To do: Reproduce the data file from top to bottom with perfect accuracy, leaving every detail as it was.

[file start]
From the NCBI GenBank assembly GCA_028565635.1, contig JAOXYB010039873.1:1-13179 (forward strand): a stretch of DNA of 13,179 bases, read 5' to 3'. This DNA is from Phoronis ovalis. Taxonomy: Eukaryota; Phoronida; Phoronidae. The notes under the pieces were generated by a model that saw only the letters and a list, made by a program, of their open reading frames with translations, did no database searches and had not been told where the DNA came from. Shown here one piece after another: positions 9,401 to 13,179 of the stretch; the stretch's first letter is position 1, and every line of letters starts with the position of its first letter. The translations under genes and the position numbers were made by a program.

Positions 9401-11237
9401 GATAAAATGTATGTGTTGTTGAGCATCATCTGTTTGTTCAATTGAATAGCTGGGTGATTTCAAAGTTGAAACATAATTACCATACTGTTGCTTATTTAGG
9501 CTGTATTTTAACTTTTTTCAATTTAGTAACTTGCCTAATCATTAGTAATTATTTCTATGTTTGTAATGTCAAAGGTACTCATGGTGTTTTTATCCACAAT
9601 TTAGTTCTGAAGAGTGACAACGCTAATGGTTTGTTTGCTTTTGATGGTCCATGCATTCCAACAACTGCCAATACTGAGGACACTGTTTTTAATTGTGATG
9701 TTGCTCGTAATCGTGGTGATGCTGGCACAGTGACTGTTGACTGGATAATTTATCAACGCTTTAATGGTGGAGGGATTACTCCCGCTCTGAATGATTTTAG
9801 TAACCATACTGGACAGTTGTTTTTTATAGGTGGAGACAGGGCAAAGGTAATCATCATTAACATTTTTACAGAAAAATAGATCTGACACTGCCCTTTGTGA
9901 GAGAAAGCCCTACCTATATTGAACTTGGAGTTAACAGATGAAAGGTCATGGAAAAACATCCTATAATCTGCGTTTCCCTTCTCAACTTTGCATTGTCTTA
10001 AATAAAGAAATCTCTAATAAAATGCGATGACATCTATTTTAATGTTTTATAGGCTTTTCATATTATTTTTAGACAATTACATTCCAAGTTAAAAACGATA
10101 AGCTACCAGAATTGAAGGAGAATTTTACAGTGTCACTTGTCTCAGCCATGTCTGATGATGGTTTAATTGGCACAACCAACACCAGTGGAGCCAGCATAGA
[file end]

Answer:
From the NCBI GenBank assembly GCA_028565635.1, contig JAOXYB010039873.1:1-13179 (forward strand): a stretch of DNA of 13,179 bases, read 5' to 3'. This DNA is from Phoronis ovalis. Taxonomy: Eukaryota; Phoronida; Phoronidae. The notes under the pieces were generated by a model that saw only the letters and a list, made by a program, of their open reading frames with translations, did no database searches and had not been told where the DNA came from. Shown here one piece after another: positions 9,401 to 13,179 of the stretch; the stretch's first letter is position 1, and every line of letters starts with the position of its first letter. The translations under genes and the position numbers were made by a program.

Positions 9401-11237
9401 GATAAAATGTATGTGTTGTTGAGCATCATCTGTTTGTTCAATTGAATAGCTGGGTGATTTCAAAGTTGAAACATAATTACCATACTGTTGCTTATTTAGG
9501 CTGTATTTTAACTTTTTTCAATTTAGTAACTTGCCTAATCATTAGTAATTATTTCTATGTTTGTAATGTCAAAGGTACTCATGGTGTTTTTATCCACAAT
9601 TTAGTTCTGAAGAGTGACAACGCTAATGGTTTGTTTGCTTTTGATGGTCCATGCATTCCAACAACTGCCAATACTGAGGACACTGTTTTTAATTGTGATG
9701 TTGCTCGTAATCGTGGTGATGCTGGCACAGTGACTGTTGACTGGATAATTTATCAACGCTTTAATGGTGGAGGGATTACTCCCGCTCTGAATGATTTTAG
9801 TAACCATACTGGACAGTTGTTTTTTATAGGTGGAGACAGGGCAAAGGTAATCATCATTAACATTTTTACAGAAAAATAGATCTGACACTGCCCTTTGTGA
9901 GAGAAAGCCCTACCTATATTGAACTTGGAGTTAACAGATGAAAGGTCATGGAAAAACATCCTATAATCTGCGTTTCCCTTCTCAACTTTGCATTGTCTTA
10001 AATAAAGAAATCTCTAATAAAATGCGATGACATCTATTTTAATGTTTTATAGGCTTTTCATATTATTTTTAGACAATTACATTCCAAGTTAAAAACGATA
10101 AGCTACCAGAATTGAAGGAGAATTTTACAGTGTCACTTGTCTCAGCCATGTCTGATGATGGTTTAATTGGCACAACCAACACCAGTGGAGCCAGCATAGA